3. PSVR will probably be my entry into VR gaming.  I know there are some early tracking hiccups and technical hitches, but I don't plan on buying it right now, so I can wait until they're ironed out.  My plan is to get a PSVR headset when I can get a bundle of system (any PS4-platform system will do), headset, controllers, and camera for $500-600.  I realize that is a very generous bundle, but it's only a matter of time before one pops up, and I certainly can wait.

VR seems interesting, but I'm unwilling to invest super heavily into something I am sure I will get limited use out of.  And I'm not saying I would abandon VR.  By its very nature, it seems like something you use for limited play sessions.

4. I am a CRT retro game "purist".  While I've bought systems like the Retron5, the Retro Freak, and the AVS to "futureproof" my retro game playing, I definitely suffer from the "emulator effect" Duke and Crabby mentioned.  The palettes used and sharpness of the pixels make the games look "wrong" to me.  It was not something I would have predicted before it happened.  I thought I would love the HD images coming from these new clones, but I have to turn on the faux scanlines and make them really dark for the games to look acceptable. 

Since that horrifying discovery, I have picked up 3 PVMs and a half dozen or so standard CRT TVs.  And I love gaming on the things.  High quality CRT TVs provide a wonderful gaming experience for these old systems, even with just a tiny screen and a composite connection.  A properly RGB system hooked up through a PVM is 1000x preferable to me than HDMI.

That being said, I have given a thought to the future.  I've never had a CRT TV just conk out and stop working.  The TV I used to play my N64 on Christmas morning '96 still works.  While I understand that CRTs have a lifespan measured in hours, they have always seemed bulletproof to me.

However, I do want to be ready if the worst happens.  Part of the reason I have so many PVMs is to have extras if/when they start going kaput.  My basic plan was to just wage a war of attrition, to have as many CRTs as necessary to last out the remaining decades of my life.  I was pretty satisfied with that plan.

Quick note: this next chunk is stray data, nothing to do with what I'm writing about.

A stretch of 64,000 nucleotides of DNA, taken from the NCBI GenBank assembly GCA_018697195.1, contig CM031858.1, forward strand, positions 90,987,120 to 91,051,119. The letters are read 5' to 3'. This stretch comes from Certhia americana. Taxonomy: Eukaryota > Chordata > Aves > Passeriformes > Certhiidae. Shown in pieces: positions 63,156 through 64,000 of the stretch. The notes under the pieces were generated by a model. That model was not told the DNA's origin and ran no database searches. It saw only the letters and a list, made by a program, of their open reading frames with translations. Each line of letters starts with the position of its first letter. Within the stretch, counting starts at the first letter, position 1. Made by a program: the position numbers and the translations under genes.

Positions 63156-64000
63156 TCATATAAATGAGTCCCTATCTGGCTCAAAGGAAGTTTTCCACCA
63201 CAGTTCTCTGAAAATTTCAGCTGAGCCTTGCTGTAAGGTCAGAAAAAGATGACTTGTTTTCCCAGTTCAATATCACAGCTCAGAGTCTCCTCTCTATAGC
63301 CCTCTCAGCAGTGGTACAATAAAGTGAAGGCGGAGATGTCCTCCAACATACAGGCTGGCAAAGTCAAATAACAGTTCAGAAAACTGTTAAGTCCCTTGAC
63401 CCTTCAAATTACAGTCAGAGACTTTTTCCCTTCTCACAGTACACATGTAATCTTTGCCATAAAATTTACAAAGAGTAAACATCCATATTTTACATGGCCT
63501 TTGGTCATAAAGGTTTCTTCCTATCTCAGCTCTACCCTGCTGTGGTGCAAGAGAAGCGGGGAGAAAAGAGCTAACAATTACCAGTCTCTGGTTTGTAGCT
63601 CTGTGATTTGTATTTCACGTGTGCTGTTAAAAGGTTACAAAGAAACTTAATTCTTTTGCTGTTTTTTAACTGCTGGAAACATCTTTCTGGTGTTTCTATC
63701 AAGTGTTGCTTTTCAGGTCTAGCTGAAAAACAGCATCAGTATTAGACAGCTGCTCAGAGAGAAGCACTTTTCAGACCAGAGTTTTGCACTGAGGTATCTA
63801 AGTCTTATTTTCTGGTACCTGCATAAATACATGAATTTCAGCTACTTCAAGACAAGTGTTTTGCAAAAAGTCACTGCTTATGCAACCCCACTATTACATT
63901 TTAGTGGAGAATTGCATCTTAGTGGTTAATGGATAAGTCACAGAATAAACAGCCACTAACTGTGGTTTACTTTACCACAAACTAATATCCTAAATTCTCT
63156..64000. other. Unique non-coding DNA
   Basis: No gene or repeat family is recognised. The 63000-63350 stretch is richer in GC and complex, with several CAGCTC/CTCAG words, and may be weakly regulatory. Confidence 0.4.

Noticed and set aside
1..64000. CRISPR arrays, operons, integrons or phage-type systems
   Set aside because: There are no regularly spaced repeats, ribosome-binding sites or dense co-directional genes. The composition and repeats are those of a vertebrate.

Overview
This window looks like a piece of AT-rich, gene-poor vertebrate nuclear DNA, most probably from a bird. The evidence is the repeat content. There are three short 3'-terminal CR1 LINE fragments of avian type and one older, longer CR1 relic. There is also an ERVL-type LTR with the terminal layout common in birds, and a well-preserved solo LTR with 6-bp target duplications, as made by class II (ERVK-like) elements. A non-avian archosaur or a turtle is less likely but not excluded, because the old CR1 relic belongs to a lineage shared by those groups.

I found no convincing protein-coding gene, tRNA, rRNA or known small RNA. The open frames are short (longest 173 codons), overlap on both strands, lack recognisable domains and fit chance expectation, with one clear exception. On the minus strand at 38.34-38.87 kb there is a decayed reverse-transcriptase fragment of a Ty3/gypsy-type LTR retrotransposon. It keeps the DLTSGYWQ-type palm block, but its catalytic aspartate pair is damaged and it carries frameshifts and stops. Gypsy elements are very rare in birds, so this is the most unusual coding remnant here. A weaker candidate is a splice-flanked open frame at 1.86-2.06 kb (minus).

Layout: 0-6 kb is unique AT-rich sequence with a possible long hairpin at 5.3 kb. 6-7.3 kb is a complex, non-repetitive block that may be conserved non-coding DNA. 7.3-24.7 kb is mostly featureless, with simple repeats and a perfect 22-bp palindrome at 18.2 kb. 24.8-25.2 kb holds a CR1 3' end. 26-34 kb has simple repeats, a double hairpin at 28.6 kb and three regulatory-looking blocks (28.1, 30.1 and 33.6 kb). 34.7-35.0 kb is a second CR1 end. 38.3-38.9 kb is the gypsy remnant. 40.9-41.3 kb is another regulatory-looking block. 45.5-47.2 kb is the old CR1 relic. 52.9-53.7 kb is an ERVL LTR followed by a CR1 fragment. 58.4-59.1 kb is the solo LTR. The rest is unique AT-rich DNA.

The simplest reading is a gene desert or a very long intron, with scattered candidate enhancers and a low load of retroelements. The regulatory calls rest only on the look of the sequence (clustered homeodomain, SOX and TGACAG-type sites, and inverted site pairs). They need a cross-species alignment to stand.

Then I heard that CRTs were no longer being manufactured.  Scott on the Retro Gaming RoundUp podcast said that this development had sent arcade collectors into a tizzy.  There had been an assumption, apparently, that CRT production would continue to service parts of the world where the economy was too depressed to upgrade to LCD TVs, but LCD panels got so cheap so fast that CRT production ended far earlier than anyone expected.

This news made me anxious about my CRT future.  I can't store many more CRTs, if any more, so I want to keep my current cache operational.  Sadly, I have no technical skills.  I plan to learn to solder, and maybe I can pick up the skills to do more work on CRTs.  I would be much less hopeful about this endeavor except for the fact that I randomly joined a facebook group called The CRT Collective while looking for PVMs.  As Crabby and Duke surmised, the guys who are most active in this group are retro gamers and electronics collectors that have that knowledge base on how to repair and adjust these classic pieces of electronics.  I can only hope this information gets formally catalogued and archived so that we can have it in the future.

While the future of CRTs is uncertain, I have to admit I'm not feeling the pinch in my corner of the USA.  Even with people recycling CRTs at a depressing rate and stacks of old monitors moldering behind hospitals and schools, I could go out an buy a CRT at a thrift shop right now if I wanted to.  CRTs are bought and sold routinely at Goodwills near me.  There is still a brisk business in tubes near me.  Thus, I'm always on the look out for new, high quality specimens to add to my collection, all while hoping the good times don't end any time soon.